A significant portion of an account executive’s job is dealing with situations that are inherently uncomfortable: discussing a client’s budget, consistently calling to follow up with prospects, and dealing with the silence that often comes after asking for the order.
My advice to sellers who feel uneasy with silence is to learn to get comfortable with it. Understand that it’s as likely they’ll get a “no” from a prospect as a “yes.” Savvy sellers get this part of presenting and are conditioned not to fear being turned down. I tell our partner stations’ AEs that the more fearless they are, the stronger they’ll be in the long run. Although leaving one’s comfort zone can be challenging, once you’ve done it and found success, it’s an empowering feeling of accomplishment.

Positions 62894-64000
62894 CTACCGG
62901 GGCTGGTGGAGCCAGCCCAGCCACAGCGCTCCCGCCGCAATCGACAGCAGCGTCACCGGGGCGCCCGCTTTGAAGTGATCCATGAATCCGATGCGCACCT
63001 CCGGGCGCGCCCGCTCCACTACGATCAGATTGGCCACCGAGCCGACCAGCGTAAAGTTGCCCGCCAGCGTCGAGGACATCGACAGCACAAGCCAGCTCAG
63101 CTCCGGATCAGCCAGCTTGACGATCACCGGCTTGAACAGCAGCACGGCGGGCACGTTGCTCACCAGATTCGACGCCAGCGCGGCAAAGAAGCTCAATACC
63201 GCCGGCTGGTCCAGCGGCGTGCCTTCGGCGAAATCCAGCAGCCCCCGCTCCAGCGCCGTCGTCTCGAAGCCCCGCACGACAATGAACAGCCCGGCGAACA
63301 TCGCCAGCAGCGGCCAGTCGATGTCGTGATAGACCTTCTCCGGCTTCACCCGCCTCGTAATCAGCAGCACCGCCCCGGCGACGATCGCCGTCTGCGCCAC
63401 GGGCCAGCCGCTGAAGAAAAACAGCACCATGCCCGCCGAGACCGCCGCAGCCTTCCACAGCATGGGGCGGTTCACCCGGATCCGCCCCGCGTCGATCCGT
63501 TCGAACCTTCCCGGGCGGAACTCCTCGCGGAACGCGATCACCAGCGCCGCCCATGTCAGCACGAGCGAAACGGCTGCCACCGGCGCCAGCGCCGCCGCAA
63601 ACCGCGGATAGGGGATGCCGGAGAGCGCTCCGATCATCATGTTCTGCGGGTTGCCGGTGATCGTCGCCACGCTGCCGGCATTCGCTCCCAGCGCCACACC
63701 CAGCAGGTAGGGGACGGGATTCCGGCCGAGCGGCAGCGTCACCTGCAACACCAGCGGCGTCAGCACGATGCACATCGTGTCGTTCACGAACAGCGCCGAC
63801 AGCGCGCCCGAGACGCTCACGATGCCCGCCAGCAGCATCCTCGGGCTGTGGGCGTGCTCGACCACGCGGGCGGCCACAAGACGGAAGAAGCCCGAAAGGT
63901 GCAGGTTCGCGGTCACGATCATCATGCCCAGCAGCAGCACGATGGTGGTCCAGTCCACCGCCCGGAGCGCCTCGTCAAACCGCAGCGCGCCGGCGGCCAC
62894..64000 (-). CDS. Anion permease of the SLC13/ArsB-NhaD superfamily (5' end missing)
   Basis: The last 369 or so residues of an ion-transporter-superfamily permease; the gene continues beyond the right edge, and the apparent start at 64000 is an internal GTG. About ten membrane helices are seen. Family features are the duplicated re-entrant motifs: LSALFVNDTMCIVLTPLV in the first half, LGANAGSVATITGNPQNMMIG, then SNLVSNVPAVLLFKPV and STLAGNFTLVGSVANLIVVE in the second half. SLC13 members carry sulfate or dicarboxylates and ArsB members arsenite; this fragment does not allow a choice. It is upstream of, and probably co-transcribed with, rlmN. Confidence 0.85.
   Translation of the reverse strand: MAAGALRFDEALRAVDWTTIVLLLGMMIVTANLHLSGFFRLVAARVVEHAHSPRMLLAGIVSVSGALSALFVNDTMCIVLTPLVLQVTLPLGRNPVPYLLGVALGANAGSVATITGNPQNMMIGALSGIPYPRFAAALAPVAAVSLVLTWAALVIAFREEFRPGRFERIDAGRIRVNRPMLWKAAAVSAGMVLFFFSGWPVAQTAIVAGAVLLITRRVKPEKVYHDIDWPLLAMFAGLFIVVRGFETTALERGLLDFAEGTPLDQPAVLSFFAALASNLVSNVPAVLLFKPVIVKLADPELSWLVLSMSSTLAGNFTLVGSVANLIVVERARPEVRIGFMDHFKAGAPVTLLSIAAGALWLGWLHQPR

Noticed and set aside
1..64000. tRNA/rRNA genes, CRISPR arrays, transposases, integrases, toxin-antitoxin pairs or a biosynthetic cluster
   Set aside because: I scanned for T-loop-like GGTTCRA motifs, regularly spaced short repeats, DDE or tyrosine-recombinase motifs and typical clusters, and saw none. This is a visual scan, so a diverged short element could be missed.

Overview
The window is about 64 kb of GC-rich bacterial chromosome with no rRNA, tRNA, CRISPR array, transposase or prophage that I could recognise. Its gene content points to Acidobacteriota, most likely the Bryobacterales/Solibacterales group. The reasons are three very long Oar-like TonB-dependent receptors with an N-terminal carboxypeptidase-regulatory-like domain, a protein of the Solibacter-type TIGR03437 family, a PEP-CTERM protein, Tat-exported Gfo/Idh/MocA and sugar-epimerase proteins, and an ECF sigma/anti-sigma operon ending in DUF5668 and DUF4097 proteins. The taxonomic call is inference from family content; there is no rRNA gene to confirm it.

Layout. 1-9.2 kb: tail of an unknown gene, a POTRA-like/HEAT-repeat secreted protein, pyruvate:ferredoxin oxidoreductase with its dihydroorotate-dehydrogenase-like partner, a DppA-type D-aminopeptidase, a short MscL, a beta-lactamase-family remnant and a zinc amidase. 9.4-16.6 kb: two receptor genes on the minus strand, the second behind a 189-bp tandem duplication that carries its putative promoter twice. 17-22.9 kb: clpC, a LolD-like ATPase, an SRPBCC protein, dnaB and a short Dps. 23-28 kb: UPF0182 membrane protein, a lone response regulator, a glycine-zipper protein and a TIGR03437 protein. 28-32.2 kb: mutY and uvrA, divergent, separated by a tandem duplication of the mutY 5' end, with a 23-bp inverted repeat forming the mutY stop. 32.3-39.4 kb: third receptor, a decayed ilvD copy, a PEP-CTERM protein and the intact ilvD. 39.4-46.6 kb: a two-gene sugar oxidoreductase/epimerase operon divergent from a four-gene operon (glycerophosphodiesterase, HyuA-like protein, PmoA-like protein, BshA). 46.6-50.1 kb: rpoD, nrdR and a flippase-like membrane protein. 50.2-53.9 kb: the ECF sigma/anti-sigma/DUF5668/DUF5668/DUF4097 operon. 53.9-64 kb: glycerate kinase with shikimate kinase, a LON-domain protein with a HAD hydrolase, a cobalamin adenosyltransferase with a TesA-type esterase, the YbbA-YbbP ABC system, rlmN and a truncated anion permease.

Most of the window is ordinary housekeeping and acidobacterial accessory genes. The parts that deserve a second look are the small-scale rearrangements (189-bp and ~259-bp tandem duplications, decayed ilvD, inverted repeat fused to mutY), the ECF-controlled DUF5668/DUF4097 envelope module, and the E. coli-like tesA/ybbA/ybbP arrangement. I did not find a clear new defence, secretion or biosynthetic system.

In 1989, his first season in the NFL, QB Troy Aikman and the Dallas Cowboys went 1-15. He was sacked more times than he’d probably care to count, which had to be “uncomfortable,” to say the least. However, those tackles taught the Hall of Famer how to get better. He learned new techniques to prevent being sacked, completed more successful plays, and moved the scorecard to a greater number of wins over losses.
Embrace discomfort and use it to become better at the job and art of selling. The more uncomfortable interactions you put into the win column, the less uncomfortable and more fearless you become.
If you want to read more on this topic…check out How to be Comfortable with Being Uncomfortable: 43 Weird and Wonderful Ways to Build a Strong; Resilient Mindset, by Ben Aldridge.